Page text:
How to reach out to orgs en masse?

Hi Linda! I'm excited to see experienced people bringing hard earned career capital (especially in underrepresented fields) here. 

This is a bit of an obvious answer, but my sense is that a ton of people in the community and at the orgs you're hoping to reach read this forum. If you write something up that looks more like a sales pitch than a question-style post, I'd guess that be the easiest place to start. There is even a 'consultancy' tag, and I saw a recent call here for more EA-consultancies that you could piggy back on.    

Good luck!

Haha, oh yes! I will do that. I didn't feel comfortable at first as I didn't want to come across as spam (even though I'm offering this for free). I'm not interested in consulting per se—I'm building these as DIY courses —but maybe that tag would still work. Thanks!
The problem of possible populations: animal farming, sustainability, extinction and the repugnant conclusion

Hi Stijn! Thanks for writing this---I completely agree that getting population ethics on surer footing is an important issue for the EA community. And I agree with your diagnosis that it's super difficult.

I'm wondering if there is a similar dominance argument you could apply to John Broome's argument against the "Intuition of Neutrality". Basically, imagine we're in some World A, where Worlds B & C are available and they only differ in that 1 extra person exists with utility within this range of indifference ("neutrality" in Broome's words) in both wor... (read more)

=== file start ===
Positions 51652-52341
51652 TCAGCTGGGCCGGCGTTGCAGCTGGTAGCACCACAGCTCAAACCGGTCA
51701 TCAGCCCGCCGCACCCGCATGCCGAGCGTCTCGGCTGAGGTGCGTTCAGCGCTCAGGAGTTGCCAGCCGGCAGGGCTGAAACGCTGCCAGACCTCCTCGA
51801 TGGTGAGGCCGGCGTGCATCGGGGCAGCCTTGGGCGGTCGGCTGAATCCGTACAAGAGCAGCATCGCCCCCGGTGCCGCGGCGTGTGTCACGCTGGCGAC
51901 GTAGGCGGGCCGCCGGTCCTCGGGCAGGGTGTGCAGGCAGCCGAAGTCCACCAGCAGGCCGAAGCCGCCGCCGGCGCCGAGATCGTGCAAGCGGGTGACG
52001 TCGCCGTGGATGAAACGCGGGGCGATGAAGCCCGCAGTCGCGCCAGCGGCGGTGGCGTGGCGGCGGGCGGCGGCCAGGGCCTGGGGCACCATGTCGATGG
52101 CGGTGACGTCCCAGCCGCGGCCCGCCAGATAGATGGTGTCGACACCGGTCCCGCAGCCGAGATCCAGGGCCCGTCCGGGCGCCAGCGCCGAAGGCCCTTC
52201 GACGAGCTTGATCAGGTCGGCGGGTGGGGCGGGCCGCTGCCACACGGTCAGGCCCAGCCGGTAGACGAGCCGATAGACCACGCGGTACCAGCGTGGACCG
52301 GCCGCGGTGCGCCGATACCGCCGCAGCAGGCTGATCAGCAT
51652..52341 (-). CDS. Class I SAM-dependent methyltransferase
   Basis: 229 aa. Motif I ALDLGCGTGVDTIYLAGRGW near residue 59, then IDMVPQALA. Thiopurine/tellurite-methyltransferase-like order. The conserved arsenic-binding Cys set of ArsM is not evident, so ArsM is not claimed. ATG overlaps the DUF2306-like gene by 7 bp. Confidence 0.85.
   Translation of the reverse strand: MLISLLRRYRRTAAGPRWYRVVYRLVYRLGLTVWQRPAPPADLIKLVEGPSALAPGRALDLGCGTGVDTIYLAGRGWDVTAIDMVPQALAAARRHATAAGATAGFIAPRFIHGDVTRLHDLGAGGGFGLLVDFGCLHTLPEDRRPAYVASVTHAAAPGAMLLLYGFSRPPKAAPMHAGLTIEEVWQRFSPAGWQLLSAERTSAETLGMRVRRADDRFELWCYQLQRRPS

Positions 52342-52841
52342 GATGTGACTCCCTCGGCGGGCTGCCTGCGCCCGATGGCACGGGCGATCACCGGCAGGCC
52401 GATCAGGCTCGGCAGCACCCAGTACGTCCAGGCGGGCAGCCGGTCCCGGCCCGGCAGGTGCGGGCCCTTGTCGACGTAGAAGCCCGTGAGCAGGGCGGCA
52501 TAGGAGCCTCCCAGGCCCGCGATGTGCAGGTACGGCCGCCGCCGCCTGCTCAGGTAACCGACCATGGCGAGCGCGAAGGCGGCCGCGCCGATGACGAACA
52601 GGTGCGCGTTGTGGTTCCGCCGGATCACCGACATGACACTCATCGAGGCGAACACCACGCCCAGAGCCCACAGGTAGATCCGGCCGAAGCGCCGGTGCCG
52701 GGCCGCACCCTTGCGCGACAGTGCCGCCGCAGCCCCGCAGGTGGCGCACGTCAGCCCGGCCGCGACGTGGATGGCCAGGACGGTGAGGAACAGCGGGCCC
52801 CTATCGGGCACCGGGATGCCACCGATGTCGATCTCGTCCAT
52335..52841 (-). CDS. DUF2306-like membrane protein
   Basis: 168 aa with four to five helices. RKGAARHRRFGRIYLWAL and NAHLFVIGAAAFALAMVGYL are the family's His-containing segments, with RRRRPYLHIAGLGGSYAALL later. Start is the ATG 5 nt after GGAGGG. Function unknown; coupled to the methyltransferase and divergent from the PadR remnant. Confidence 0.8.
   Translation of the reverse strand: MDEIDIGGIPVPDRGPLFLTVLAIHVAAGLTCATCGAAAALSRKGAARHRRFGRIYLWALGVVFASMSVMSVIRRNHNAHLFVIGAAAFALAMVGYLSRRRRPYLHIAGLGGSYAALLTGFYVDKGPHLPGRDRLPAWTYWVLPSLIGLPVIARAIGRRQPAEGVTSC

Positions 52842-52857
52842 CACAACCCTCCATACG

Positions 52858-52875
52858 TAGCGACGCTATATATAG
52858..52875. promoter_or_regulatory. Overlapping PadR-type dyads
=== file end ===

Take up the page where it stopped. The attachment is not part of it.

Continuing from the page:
Hi Kevin, thanks for the comment. My theory mostly violates that neutrality principle: all else equal, adding a person to the world who has a negative welfare is bad, adding a person who has a welfare higher than treshold T is good, and in its lexical extension, adding a person with welfare between 0 and threshold T, is good (the lexical extension says that if two states are equally good when it comes to the total welfare excluding the welfare of possible people between 0 and T, then the state that has the highest total welfare, including that of all possible people, is the best). There is indeed an apparent intransitivity in my theory, which is not a real or serious intransitivity, as it is avoided in the same way as that dynamic inconsistency is avoided, namely by considering the choise sets. So, worlds A, B and C are equally good when you consider the full choice set {A,B,C}, but once that extra person is added, the choice set reduces to {B,C}, and then C is better than B (the extra person becomes a necessary person in choice set {B,C}). The crucial thing is that the 'better than' relationship depends on the choice set, the set of all available states. This excludes the serious 'money pump' intransitivities. In the full choice set {A,B,C}, I am indifferent between A and B, so I'm willing to switch from A to B. Now I prefer C over B (because that extra person has a higher welfare in C), and hence I'm willing to pay to switch from B to C. But as the choice set is now reduced to {B,C}, after choosing C, I can no longer switch back to A, even if I was initially indifferent between C and A. In the lexical extension of my theory, I would end up with world C.